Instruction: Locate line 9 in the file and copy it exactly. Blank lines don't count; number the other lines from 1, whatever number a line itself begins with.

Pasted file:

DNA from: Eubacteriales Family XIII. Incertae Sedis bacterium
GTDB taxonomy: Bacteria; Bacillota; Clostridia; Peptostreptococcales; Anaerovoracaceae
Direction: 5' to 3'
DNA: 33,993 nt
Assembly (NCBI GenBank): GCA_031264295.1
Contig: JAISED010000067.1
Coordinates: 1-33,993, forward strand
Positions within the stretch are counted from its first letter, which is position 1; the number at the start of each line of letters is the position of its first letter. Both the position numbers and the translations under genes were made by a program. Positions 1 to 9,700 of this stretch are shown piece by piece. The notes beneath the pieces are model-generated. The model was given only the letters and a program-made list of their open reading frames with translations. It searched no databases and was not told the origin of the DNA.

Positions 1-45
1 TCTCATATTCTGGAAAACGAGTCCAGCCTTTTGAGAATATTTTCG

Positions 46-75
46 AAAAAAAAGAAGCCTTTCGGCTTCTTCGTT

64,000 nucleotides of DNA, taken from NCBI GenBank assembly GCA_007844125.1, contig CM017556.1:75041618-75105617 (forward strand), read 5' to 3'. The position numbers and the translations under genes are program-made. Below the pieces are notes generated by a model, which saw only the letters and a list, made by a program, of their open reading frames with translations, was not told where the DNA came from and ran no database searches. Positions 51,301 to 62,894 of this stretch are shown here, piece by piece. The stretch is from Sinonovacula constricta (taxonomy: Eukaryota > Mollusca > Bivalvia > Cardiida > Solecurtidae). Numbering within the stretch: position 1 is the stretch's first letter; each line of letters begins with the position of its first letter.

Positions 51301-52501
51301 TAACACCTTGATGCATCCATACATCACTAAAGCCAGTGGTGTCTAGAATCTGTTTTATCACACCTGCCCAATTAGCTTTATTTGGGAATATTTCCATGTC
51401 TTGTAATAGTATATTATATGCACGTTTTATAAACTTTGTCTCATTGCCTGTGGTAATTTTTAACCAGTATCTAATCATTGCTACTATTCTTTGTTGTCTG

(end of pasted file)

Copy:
Positions 1-45